We were at a birthday party on Southport Beach catching the last rays of summer when a friend of ours noticed my daughters walking together on the beach. "Your girls seem to get along great," the friend said. "They seem to be best friends."
Later, I told my wife what our friend had said. Laura agreed that the girls are best friends 90 percent of the time. We stopped and looked at each other. We both knew what happened the other 10 percent. Unfortunately, that 10 percent gets most of our attention.
The 10 percent is what sometimes drives the family. My only wish is that the 10 percent was quieter. I don't mind discord. But why can't we have quiet, logical, well thought-out discord? Teenage girls are supposed to sulk. I don't mind sulking. It's quiet. It's like living in a house full of mimes. Mimes aren't bad. At our house, the sulking is accompanied by outbursts. I would accept seething.
A few years ago my youngest played T-ball. She was No. 7, Mickey Mantle's number. Sometimes when things went wrong on the diamond, she would resort to hysterics. As one of the coaches, I would try out my inspirational talks on her. This one didn't go as well as I had hoped. "Stop crying. You're No. 7. Mickey didn't cry ... actually, he kept it inside and drank himself through two livers."
My wife and I got together because she was quietly sulking and seething at me -- see, it works! You can find a mate by quietly seething. Quiet is the new sexy.
Yet 23 years later, we have produced two girls that can't sulk silently.
Twenty-three years ago in California, I was setting up a camera for a focus group. My future wife was the client. I was busy setting up when she asked me, "Am I in your way?" I did not hear her.
She asked again quietly, "Am I in your way?" Still not hearing her and barely aware that she was on the planet, I ignored her. "Fine," she thought as she started to sulk. "I'll just sit in the middle and see how he likes it."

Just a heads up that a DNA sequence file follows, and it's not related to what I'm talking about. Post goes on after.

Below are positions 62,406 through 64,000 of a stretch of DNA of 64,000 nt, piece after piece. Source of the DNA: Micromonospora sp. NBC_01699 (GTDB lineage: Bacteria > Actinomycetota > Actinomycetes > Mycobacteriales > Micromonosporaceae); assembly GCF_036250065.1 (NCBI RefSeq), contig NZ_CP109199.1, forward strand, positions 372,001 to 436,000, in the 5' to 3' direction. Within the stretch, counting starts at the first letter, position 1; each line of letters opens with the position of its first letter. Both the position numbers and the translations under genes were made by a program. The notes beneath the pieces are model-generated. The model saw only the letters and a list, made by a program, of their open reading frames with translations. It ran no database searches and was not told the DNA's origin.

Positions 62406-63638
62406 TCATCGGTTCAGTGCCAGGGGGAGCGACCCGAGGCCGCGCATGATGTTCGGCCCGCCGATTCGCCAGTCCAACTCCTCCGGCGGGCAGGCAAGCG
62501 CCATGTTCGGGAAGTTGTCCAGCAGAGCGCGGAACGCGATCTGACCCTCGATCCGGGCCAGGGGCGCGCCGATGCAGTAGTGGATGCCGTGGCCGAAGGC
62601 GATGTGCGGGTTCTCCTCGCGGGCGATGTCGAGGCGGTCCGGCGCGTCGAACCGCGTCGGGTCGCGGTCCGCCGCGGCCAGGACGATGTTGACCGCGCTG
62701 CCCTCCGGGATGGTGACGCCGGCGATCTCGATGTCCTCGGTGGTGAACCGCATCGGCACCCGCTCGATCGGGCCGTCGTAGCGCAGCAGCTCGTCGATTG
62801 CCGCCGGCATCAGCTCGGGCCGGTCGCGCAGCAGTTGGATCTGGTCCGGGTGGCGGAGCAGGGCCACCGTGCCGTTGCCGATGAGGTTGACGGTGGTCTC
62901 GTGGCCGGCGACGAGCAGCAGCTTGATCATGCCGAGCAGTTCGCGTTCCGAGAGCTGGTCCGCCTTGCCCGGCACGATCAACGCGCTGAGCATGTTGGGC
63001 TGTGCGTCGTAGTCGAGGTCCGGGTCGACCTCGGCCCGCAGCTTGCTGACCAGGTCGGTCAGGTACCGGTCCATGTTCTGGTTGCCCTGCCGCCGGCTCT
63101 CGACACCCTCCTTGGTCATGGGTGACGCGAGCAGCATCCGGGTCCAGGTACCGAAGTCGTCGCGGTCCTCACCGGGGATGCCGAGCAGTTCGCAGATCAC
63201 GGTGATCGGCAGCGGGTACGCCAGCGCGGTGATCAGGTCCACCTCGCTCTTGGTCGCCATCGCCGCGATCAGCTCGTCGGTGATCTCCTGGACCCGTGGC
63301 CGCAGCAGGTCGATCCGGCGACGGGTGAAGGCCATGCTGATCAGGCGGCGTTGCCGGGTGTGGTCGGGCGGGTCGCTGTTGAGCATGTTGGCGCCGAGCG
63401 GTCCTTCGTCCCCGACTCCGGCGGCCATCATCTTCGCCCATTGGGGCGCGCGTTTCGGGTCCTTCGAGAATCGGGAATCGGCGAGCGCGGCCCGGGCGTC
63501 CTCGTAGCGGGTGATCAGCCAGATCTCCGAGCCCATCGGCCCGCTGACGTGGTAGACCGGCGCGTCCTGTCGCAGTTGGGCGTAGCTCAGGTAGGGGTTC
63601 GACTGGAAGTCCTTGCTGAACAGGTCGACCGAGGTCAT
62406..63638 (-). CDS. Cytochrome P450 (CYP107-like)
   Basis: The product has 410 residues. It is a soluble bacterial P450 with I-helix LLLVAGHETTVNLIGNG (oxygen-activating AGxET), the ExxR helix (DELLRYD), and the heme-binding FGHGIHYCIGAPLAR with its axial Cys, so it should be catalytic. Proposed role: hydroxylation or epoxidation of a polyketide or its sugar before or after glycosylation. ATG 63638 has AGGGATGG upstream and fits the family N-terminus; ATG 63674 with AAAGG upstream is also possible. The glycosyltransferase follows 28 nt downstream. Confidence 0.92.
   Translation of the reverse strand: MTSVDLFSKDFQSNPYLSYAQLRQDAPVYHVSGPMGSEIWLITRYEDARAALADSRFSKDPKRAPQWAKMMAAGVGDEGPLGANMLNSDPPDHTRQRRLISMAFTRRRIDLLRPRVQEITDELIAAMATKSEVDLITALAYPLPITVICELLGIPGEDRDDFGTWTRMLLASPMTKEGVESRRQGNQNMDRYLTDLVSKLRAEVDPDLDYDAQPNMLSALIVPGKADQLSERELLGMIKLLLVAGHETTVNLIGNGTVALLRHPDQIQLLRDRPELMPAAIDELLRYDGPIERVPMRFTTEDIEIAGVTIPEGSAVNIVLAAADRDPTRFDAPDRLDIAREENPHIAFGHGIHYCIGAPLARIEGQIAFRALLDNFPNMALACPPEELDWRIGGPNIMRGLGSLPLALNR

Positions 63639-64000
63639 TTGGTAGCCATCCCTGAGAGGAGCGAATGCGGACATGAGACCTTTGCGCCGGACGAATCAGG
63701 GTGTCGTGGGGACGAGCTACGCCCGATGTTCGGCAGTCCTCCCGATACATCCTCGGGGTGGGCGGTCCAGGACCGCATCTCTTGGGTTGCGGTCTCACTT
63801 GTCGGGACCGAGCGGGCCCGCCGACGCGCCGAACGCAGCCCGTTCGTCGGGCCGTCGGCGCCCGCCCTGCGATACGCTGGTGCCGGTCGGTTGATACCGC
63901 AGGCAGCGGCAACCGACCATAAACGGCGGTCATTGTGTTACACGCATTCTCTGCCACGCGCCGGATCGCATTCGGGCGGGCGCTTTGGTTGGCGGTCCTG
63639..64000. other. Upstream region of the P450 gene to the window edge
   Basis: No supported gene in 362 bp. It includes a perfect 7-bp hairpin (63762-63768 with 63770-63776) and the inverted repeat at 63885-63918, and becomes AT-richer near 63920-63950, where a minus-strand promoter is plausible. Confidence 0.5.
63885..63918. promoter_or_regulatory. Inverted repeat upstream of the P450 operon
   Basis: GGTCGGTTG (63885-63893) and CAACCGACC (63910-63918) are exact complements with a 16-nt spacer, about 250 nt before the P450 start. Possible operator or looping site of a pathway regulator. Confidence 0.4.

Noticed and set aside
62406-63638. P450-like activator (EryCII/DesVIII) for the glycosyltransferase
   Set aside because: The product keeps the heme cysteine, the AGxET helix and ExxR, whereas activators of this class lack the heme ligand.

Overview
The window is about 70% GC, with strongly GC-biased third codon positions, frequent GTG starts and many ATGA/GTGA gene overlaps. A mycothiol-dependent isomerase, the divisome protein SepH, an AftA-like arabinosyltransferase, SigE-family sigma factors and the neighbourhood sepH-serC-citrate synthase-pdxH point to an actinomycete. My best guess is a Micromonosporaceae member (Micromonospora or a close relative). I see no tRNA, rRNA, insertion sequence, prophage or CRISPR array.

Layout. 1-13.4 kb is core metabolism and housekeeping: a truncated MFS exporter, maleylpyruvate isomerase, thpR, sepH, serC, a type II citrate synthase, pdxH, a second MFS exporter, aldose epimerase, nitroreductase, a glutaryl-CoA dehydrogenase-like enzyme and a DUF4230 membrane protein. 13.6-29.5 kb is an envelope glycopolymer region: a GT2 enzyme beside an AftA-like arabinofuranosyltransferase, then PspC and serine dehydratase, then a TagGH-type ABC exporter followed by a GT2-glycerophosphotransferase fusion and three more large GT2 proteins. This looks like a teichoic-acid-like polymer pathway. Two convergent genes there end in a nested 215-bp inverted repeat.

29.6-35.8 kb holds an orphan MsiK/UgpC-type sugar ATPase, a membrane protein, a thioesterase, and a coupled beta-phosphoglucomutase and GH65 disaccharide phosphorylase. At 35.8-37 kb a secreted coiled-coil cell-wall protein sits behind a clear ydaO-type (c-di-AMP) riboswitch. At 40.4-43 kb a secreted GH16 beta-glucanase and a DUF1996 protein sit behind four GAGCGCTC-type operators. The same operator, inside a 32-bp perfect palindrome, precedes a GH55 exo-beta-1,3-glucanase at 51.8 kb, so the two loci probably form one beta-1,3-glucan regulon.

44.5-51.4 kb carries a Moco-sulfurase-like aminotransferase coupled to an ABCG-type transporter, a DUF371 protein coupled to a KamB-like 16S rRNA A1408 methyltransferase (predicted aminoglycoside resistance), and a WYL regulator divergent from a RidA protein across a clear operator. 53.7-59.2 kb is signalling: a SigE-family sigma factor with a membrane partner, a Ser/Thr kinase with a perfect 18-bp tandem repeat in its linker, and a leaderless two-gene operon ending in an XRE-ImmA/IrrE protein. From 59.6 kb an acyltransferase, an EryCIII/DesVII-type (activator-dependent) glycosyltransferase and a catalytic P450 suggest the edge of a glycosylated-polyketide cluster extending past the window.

Eventually I finished setting up and noticed this quiet woman sitting in front of where the camera was. "Excuse me," I said politely. "You are in the way of the camera."
She told me later she was seething. She wanted to hit me. But I was blissfully unaware of her rage simmering just below the surface. I was happy in my ignorance. As the years have passed, my wife has gotten more vocal in expressing her emotions. I miss the good old days.
When I was growing up, our family was super Catholic. When we would cry to my mom or complain about one of the eight siblings fighting with us, my mom's response was often, "You know, martyrs suffer in silence."
We had learned about martyrs in CCD. Some of our favorite stories were the gruesome deaths some of the martyrs endured. How could they suffer all that pain without even a little moan? I quizzed my mom.
"Really? Even when they were tortured, not even one of them said `Ow!' or `That hurt'?"
"Not even one `Ow!' and certainly no crying."
"Really, is that in the Bible?"
"Yes it's in there somewhere -- why don't you go look for it? Why don't you take it off the bookshelf over there and quietly look for that part."
My dad was not one who tolerated a lot of whining, crying or complaining. While my mother would occasionally humor us for 10 or 15 seconds, my dad had a zero-tolerance policy. He never mentioned saints or martyrs, either.
He never used logic, coercion, or clever tactics. He only had one line when it came to whining. But one line is all he needed.
"You want to cry? I'll give you something to cry about." He backed up that line enough times that we knew it wasn't an idle threat. The line was very effective.
So far I don't have a trump line for my daughters. I guess I should be happy with the 90 percent. Or maybe I'll just go into another room and sulk during the other 10.
Quiet is the new sexy.
Thomas Lawlor lives in Southport with his wife and two daughters. His "A Father's Journal" appears every other Wednesday. He can be reached at email@example.com.